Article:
Global X for Nasdaq: Recent technological advancements in robotics and artificial intelligence (AI) are disrupting a range of industries from manufacturing, to health care, defense, and transportation.
Sarah Kessler for Quartz: Machines, you may have heard, are coming for all the jobs.
Robots flip burgers and work warehouses. Artificial intelligence handles insurance claims and basic bookkeeping, manages investment portfolios, does legal research, and performs basic HR tasks. Human labor doesn’t stand a chance against them—after the “automation apocalypse,” only those with spectacular abilities and the owners of the robots will thrive.
Or at least, that’s one plausible and completely valid theory. But before you start campaigning for a universal basic income and set up a bunker, you might want to also familiarize yourself with the competing theory: In the long run, we’re going to be just fine. We’ve been here before. Cont'd...
Dyllan Furness for Digital Trends: A London-based startup has combined some of today’s most disruptive technologies in a bid to change the way we’ll build the future. By retrofitting industrial robots with 3D printing guns and artificial intelligence algorithms, Ai Build has constructed machines that can see, create, and even learn from their mistakes.
When CEO and founder Daghan Cam was studying architecture, he noticed a disconnect between small-scale manufacturing and large-scale construction. “On one side we have a fully automated production pipeline,” Cam explained at a recent conference in London. “On the other side we’re completely dependent on human labor.” With the emergence of more efficient printing technologies, he thought there must be a better way.
“We wanted to push the boundaries of how intricate we could design things through computation and how we could create them through 3D printing,” Cam said. Cont'd...
Kagan Pittman for Engineering.com: By now, we’re all be familiar with industrial robotics—but you might not have heard of telerobotics. Telerobotics is all about the control of semi-autonomous robots from a distance, hence the prefix “tele-,” meaning “to or at a distance.”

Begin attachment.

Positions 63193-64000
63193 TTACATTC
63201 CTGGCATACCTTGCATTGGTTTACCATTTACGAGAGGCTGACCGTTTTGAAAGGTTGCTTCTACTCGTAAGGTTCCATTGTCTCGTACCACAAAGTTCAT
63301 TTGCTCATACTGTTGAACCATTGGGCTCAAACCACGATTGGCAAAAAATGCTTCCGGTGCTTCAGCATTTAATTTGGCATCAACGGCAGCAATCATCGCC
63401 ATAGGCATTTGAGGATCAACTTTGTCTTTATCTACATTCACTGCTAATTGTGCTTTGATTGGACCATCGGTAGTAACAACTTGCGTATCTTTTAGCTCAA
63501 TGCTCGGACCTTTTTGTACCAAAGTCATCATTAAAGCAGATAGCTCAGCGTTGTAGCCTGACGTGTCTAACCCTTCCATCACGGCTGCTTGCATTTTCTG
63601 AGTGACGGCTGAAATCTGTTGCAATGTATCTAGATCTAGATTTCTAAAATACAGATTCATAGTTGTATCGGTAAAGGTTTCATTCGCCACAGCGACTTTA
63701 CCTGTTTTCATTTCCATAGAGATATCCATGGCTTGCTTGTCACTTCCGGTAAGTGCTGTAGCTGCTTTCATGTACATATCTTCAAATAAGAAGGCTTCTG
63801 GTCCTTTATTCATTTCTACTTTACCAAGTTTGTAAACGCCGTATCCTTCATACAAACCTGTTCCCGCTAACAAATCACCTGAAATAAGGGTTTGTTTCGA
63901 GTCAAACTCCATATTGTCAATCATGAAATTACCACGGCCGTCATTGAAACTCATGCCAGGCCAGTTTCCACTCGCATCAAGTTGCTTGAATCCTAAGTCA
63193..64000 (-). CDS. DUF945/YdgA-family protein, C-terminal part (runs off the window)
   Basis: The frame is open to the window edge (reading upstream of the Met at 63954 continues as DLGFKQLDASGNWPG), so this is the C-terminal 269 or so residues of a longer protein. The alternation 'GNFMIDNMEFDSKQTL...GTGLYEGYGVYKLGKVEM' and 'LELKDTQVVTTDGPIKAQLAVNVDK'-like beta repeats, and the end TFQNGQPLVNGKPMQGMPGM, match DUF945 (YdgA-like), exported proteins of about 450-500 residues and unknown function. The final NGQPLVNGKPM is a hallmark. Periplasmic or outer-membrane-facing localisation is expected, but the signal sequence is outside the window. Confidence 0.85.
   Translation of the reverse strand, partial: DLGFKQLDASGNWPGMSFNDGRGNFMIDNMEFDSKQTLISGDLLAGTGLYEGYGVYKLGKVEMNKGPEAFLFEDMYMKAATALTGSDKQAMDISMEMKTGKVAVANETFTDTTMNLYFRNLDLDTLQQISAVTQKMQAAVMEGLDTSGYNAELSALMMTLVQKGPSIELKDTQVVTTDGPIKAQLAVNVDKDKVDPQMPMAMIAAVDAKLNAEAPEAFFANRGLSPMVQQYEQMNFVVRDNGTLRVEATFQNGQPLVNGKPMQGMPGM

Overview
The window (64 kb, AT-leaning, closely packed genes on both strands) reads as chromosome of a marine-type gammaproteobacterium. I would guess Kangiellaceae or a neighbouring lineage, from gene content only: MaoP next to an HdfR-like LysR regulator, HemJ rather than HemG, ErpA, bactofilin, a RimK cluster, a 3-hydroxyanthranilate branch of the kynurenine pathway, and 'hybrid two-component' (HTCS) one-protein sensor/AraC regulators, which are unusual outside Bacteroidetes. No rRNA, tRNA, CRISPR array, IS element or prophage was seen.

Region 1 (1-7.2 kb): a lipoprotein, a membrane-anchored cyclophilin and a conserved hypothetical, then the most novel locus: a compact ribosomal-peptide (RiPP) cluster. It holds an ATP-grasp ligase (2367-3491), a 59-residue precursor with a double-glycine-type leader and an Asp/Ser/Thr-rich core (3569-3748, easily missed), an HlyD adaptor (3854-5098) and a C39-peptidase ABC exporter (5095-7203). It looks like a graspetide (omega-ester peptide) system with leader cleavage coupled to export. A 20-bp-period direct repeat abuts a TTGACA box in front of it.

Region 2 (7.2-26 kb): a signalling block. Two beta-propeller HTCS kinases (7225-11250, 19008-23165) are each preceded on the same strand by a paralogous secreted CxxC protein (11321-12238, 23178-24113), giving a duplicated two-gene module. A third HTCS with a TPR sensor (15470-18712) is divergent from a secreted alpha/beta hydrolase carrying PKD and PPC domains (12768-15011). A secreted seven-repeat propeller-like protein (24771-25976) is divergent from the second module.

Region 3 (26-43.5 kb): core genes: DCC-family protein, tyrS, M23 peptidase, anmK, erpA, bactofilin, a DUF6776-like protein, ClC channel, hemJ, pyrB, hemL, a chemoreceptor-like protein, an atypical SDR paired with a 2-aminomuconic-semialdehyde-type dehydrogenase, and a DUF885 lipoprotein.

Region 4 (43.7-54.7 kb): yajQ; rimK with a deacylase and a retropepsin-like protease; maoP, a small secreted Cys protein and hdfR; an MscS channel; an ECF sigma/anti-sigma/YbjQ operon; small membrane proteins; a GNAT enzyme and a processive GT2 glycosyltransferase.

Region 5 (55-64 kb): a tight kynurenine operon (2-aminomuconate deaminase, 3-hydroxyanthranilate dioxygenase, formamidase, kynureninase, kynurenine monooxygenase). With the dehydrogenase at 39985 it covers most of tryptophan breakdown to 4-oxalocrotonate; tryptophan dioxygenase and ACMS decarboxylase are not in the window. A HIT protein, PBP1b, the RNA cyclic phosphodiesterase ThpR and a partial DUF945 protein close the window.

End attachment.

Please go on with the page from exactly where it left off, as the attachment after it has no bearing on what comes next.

Telerobotics and teleoperation are playing an increasingly meaningful role in industrial automation and the rapidly evolving industrial Internet of Things (IIoT) arena, according to industry researchers at Mind Commerce Publishing.
It’s also worth noting that there are various other supporting technologies that promise to accelerate the adoption of industrial robotics and improve process controlling and monitoring in IIoT environments. These technologies include hardware, such as sensors, activators and dynamic control interfaces such as exoskeleton gloves, as well as software, such as Big Data analytics and artificial intelligence (AI). Cont'd...
EXAIR's family of Safety Air Guns (Precision Safety Air Gun, Soft Grip Safety Air Gun, and Heavy Duty Safety Air Gun) has always provided high quality performance for your blowoff, drying or cleaning needs. Now, they are available with Chip Shields to protect workers and to help businesses comply with OSHA safety standards. Chip Shields can be used on Safety Air Guns with or without an extension pipe.
Chip Shields are a durable polycarbonate shield that protects operators from flying debris often associated with blowing chips off machined parts. Chip Shields are great for keeping coolant from splashing everywhere during drying operations. Chip Shields are available to fit the Safety Air Guns you currently have in use.
EXAIR's Safety Air Guns use engineered air nozzles for high performance and safety - designed to maximize entrainment of room air while minimizing compressed air consumption. The Precision Safety Air Gun is extremely lightweight and the most comfortable to operate durin